"Why, yes!" Joe exclaimed, "Yes, it does!"
"But they never came for you, did they?" Charlie shouted. "They just figured if we leave good old Joe in the bathroom long enough, he'll just flush himself down the toilet. It's perfectly natural for a failing lawyer to flush himself down the toilet, right? Those cries for help? Just the wind. That pounding against the door? Rats in the walls. They think you're dead, and I bet not one of them has looked back since they locked that door. They tried to destroy us, Joe. All of us. Now it's our turn to destroy them!"
Joe's brow creased in thought. Then his eyes widened and a smile came to his lips. "What do we use to get back at them?" he asked.
Charlie handed him a briefcase. "Inside are 2,000 paper clips and 2,000 rubber bands. The paper clips are explosive. You shoot the clips with the rubber bands and KABOOM! Heh-heh. Not a bad idea, eh? Thought of it myself."
"Incredible!" Joe exclaimed. "No, I'm serious. Let me try it. Alright, let's see. You stick the paper clip in the rubber band like so and fire."
Joe shot the explosive paper clip at the wall, realizing his mistake too late. Charlie grabbed him and tried to shield their heads, but it was no use. The paper clip exploded against the wall, instantly killing them, and triggering the two thousand paper-clip bombs in the briefcase. The underground lawyer city was destroyed, and only a few escaped.
* * * *
Six months later:
"So, in conclusion, ladies and gentlemen of the jury," the balding lawyer stated, "With all this in mind, I think that you will agree that the defendant is guilty - er ... um ... I mean innocent." The lawyer took his seat. He tripped over a chair, exposing his mismatched socks. The jury couldn't help but laugh. They had just sat through the worst trial possible. This man was no better a lawyer than half their grandmothers. They laughed at the man, but they also harbored a little sadness and guilt because they knew what was coming next.
The judge stifled a laugh too, banged his gavel, and filled the courtroom with cries of order. "I call for a fifteen-minute recess," he said. Then he focused his attention on the balding lawyer. "Mr. Smith," he said, "why don't you take this time to clean up a bit?"
"Okay," the lawyer said, picking up his chair. He sneezed, straightened his papers, and went toward the bathroom. The courtroom was filled with a macabre silence. Everyone knew what was going to happen, only forty-year-old Alan Smith, father of three and loving husband, was clueless. He opened the bathroom door and shut it with a click that seemed to echo through the halls of eternity.
Five minutes passed, then ten. Finally the pounding came, followed by cries for help. The cries started out slightly embarrassed and amused, then quickly advanced to panic. Five more minutes passed and now it sounded like 42-year-old Alan Smith, host of the last barbecues on Water Street, was crying.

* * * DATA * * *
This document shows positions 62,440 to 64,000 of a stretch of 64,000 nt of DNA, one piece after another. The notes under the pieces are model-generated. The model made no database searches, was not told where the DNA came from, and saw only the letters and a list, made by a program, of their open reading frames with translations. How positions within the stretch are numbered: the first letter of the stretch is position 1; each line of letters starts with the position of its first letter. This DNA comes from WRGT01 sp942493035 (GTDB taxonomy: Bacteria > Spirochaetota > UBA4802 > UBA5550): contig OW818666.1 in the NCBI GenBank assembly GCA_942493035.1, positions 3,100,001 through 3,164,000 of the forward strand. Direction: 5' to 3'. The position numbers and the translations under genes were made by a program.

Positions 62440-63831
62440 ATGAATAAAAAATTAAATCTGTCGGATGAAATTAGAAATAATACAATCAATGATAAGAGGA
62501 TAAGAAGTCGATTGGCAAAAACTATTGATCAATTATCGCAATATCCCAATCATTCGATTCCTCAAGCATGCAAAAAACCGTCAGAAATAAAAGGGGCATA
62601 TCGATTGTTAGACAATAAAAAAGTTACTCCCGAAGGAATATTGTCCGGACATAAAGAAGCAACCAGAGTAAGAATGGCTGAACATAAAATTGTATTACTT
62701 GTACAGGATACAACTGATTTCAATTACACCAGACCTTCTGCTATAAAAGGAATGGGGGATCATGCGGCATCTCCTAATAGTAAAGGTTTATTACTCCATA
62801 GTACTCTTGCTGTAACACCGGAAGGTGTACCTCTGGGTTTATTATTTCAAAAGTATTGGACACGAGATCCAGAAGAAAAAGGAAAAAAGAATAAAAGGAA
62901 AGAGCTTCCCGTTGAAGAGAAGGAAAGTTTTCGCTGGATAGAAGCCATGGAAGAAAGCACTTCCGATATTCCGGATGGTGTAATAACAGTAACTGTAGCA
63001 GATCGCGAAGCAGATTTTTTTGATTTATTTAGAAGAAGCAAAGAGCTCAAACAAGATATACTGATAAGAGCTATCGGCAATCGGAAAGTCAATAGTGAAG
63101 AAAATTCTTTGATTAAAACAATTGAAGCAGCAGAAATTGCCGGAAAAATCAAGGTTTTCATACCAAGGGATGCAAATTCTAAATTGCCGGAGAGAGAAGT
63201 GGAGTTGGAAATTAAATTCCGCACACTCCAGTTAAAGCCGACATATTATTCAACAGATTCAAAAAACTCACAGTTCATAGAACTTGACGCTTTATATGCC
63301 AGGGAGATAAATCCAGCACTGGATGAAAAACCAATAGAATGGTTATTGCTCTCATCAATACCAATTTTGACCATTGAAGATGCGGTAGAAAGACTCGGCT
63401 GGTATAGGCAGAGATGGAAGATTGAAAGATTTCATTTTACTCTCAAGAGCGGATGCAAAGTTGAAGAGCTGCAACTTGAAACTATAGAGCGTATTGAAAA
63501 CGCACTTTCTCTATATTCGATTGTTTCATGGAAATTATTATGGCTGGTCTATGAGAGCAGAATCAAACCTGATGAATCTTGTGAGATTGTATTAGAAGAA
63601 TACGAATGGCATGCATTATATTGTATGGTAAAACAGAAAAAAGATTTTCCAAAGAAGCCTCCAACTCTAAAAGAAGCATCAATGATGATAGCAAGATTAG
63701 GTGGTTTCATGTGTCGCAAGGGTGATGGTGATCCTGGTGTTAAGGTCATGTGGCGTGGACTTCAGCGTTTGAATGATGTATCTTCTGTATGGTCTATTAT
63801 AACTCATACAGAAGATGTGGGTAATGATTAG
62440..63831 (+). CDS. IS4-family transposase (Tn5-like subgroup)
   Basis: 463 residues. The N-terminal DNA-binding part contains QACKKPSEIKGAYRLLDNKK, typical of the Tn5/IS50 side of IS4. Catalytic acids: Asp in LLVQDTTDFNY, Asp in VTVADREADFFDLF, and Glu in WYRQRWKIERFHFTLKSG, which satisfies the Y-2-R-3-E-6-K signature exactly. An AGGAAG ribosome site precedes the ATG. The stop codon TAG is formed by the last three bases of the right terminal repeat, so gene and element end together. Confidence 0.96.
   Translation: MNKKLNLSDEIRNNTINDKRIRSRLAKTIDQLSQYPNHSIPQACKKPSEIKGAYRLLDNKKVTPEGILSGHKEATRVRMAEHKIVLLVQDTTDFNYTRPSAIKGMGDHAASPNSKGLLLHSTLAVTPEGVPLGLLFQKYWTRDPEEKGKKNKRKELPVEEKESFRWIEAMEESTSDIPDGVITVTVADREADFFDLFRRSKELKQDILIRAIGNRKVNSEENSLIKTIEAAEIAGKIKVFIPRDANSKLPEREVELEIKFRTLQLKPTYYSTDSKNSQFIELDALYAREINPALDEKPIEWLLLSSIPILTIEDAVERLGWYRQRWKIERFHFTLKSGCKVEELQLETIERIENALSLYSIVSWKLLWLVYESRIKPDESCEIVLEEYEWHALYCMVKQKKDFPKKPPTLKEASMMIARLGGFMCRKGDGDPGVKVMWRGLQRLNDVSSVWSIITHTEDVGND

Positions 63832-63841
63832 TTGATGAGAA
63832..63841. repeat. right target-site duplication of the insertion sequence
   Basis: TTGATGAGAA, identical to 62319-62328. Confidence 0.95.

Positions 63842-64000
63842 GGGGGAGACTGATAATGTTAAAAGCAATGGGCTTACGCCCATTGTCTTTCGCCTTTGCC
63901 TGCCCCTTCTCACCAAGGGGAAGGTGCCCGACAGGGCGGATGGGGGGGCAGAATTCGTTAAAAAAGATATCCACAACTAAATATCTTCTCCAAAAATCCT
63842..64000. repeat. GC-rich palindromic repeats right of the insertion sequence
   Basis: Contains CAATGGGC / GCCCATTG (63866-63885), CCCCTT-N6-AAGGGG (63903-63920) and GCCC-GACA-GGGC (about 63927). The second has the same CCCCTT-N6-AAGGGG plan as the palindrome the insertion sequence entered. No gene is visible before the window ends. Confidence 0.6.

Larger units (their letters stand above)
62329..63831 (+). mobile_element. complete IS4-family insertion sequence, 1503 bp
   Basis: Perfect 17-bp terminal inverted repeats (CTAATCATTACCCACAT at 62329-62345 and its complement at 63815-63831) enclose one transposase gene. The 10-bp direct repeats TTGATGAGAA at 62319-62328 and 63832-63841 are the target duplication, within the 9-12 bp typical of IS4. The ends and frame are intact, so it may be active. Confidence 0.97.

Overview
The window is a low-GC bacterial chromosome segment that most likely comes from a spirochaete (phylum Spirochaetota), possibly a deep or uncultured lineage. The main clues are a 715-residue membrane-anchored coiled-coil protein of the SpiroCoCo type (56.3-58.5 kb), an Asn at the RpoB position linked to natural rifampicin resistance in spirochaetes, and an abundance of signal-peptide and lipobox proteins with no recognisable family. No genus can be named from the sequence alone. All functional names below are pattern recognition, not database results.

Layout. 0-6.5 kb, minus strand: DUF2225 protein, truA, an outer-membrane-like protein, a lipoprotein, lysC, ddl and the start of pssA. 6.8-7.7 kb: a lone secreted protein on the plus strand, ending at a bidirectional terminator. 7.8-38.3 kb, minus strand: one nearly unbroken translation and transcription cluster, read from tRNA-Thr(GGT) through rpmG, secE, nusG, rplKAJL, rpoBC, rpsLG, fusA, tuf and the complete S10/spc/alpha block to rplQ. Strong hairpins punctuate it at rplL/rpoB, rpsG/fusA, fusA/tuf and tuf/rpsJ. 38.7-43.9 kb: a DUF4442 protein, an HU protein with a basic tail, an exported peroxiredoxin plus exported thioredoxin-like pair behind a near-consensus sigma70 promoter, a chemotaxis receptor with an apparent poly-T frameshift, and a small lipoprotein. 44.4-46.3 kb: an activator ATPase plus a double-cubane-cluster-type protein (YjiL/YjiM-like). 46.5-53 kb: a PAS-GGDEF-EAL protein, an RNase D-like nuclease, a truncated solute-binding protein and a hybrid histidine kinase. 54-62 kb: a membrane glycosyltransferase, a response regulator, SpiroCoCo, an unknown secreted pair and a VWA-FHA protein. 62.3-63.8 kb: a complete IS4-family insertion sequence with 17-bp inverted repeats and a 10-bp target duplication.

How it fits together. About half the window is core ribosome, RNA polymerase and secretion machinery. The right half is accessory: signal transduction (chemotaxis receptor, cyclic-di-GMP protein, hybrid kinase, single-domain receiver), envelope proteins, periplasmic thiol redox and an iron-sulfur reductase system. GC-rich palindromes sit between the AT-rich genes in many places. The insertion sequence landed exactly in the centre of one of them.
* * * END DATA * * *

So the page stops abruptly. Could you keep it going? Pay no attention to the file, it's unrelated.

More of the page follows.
The bailiff, sitting with his head between his hands, jumped up and confronted the judge. "I can't take this anymore, " he snarled. "That poor man has been my friend for years. I'm letting him out."
The judge laughed, "Oh, no, you're not. Sit down, bailiff."
The bailiff tugged on his hair and screamed in the judge's face. "Do you not remember what happened last time? How many were down there, sir? Two, three million? How's it feel to know you were partly responsible for the population of Oklahoma in deaths? Huh? C'mon, tell me - how's it feel?"
The judge calmly bent forward and looked the sweating, red-faced bailiff right in the eyes. "You tell me, son. You knew about it too. You're just as guilty as I am, my friend. Now, sit down."
"No," the bailiff said. "Not this time. You can have me fired, but I'm not letting this one go. I'll jump down that toilet and pull him out if I have to. You can't stop me."
The judge sat back and laughed, "No, I can't. You're right." The judge reached under his chair and pulled up a gun, pointing it at the bailiff. "But the business end of this .9mm sure can. Sit down, bailiff, before I blast you all over Exhibit A over there. I'll give your wife my best wishes personally. So, go ahead, son. It's up to you. You can sit down and shut up or thank God you've got life insurance. Which is it?"
The bailiff's knees buckled and he began to cry. He couldn't help it. He wailed as he found his seat. The judge offered him a hanky, but the bailiff couldn't hear him over his sobs.
The pleas for help from the bathroom died down and stopped. Another minute passed, and everybody held their breath, the judge included, as the sound of a flushing toilet rang in their ears. Forty-two-year-old Alan Smith, who had just bought his wife a diamond ring for their fifteenth wedding anniversary, had taken the path so many lawyers had before him.
The judge banged his gavel. "The jury finds in favor of the plaintiff, blah blah, yadda yadda yadda. Court's adjourned. Tomorrow be here for Birafra vs. Griffin. And be ready with your stonefaces again. I hear this Robert Shapiro guy is just as bad a lawyer as the one we just saw, but enough of that. Who wants Chinese? My treat." 1